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Craft With Conscience: Tessa Perlow

Craft With Conscience

'Craft With Conscience' began in early 2016 as a weekly Instagram series dedicated to sharing the work of other creatives and as a platform to openly discuss certain aspects of ethical art-making and consuming in the age of the internet and social media.  

This series arose out of my own frustrations related to seeing my work constantly copied stitch-for-stitch, sold without permission, and credited to other people.  Rather than wallowing in unproductive negative emotions, I wanted to find a way to bring this common issue to light in a positive way.  My solution was to share the work of artists, crafters, designers, and makers who I greatly admire for their originality and dedication. Initially, I shared work similar in materials or subject matter to my own, having heard the argument, "There are only so many ways to stitch plants, I'm not copying you..." one too many times.  The truth is, no matter what the medium or subject, every artist from hobby crafter to professional painter has their own perspective and voice. It takes effort to develop one's visual vocabulary and it can be disheartening when your's is taken and misused by other individuals and sometimes larger companies.

All that being said, now is an incredible time for working artists because of the vast resources of the internet including sources of inspiration, the ability to reach a large and global audience, and as a community building tool. As you may know, I love sharing my work on Instagram and following other makers. It's a wonderful way to connect with other artists, be inspired, and feel supported, but we all need to be aware of how we use these resources and what effect it may have on others.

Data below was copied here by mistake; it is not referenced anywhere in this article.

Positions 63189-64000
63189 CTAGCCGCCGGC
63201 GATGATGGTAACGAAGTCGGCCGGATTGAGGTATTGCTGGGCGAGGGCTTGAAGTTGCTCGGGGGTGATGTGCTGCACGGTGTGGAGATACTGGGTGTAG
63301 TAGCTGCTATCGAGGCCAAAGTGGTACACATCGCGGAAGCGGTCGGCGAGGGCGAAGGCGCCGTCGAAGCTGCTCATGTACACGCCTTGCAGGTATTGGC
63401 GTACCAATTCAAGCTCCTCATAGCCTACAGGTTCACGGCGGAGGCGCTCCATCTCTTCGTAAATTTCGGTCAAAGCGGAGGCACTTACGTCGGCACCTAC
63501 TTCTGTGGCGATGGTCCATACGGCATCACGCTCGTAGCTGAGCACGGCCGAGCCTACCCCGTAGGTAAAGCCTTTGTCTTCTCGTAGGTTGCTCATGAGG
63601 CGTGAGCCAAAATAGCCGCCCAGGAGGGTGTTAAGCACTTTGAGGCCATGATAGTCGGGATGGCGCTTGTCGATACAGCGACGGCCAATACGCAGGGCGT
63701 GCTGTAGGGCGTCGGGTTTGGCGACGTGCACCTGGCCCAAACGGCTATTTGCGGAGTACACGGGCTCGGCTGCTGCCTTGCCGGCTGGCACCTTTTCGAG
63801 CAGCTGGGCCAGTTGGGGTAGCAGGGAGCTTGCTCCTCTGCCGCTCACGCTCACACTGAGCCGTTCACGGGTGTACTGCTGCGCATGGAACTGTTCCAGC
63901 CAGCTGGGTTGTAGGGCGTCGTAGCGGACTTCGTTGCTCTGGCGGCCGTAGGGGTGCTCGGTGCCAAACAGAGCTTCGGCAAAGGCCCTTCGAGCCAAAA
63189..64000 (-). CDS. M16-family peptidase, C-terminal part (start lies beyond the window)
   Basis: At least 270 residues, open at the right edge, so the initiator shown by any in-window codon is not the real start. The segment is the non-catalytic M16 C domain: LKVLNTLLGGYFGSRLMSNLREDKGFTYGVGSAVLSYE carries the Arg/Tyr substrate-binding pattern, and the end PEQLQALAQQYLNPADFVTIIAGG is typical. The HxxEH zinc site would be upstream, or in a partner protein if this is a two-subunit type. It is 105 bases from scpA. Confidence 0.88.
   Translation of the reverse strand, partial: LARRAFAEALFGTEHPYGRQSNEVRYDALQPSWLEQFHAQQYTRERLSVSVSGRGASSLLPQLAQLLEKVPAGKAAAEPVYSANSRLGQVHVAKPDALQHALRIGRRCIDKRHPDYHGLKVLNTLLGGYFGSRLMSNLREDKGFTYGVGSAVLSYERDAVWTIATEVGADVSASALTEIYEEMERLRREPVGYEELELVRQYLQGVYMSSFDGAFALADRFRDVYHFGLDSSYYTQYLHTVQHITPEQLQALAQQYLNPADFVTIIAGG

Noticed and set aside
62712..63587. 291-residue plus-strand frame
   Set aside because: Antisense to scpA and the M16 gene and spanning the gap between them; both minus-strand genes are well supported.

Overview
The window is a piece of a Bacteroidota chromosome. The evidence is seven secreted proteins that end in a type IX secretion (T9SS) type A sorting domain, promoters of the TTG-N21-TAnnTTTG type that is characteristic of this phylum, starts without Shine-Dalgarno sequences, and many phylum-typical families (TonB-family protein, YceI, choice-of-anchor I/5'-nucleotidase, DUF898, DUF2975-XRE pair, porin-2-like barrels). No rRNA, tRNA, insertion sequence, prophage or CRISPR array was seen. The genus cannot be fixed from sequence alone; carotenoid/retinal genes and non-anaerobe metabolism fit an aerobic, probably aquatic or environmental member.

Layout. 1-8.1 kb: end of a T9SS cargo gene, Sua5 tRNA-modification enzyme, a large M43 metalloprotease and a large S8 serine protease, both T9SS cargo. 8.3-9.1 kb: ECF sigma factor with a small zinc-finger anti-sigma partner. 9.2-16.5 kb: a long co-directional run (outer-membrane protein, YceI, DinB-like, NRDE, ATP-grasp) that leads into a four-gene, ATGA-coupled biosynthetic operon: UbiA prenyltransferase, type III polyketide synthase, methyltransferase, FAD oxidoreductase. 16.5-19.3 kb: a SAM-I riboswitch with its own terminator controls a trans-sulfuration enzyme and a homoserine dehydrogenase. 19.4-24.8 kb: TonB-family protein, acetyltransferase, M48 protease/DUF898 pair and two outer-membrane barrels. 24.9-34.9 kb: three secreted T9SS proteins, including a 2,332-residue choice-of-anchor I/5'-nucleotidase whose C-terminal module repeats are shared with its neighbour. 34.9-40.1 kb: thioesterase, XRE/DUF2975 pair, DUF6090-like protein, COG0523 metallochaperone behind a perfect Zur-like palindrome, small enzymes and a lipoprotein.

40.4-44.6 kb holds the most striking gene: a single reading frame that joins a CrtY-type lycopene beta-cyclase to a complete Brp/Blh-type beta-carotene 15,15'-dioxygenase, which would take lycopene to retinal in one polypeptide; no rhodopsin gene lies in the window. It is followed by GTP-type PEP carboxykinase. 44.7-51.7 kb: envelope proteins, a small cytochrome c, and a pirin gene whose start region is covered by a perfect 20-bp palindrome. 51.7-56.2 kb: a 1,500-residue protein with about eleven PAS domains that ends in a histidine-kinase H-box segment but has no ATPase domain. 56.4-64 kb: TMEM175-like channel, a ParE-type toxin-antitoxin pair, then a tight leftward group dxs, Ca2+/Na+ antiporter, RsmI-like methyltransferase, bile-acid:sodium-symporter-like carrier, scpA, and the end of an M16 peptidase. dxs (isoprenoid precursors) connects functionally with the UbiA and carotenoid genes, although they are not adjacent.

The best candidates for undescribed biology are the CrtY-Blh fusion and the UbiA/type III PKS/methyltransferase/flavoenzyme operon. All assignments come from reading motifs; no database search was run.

Since the start of 2016, 'Craft With Conscience' has grown and evolved just like any other creative pursuit and has recently expanded to include short interviews with featured artists. I've asked participating artists a series of questions about their studio process, sources of inspiration, and how image-sharing sites like Instagram and Pinterest influence and affect them. I hope you read on to see what they have to say!

Craft With Conscience: Tessa Perlow

Sarah Benning

Tessa Perlow // FIber artist // Asbury Park, NJ

Tessa is a fiber artist based out of Asbury Park, NJ. Using vibrant colors and expressive stitching her work seamlessly crosses back and forth between fine art, craft, and fashion. Often working from observation, Tessa reinvigorates an old world craft with rustic iconography, floral patterns, and plant design into something unique and modern.

To see more of Tessa's work check out her Instagram and visit her Etsy shop.


1. I began my #CraftWithConscience series as a way to simultaneously promote the work of other makers and to discuss the complicated issues surrounding creative inspiration and developing ones’ own visual vocabulary. The internet is an ever growing fixture in many artist’s lives and businesses, could you talk about the role the internet plays in your artistic and professional life?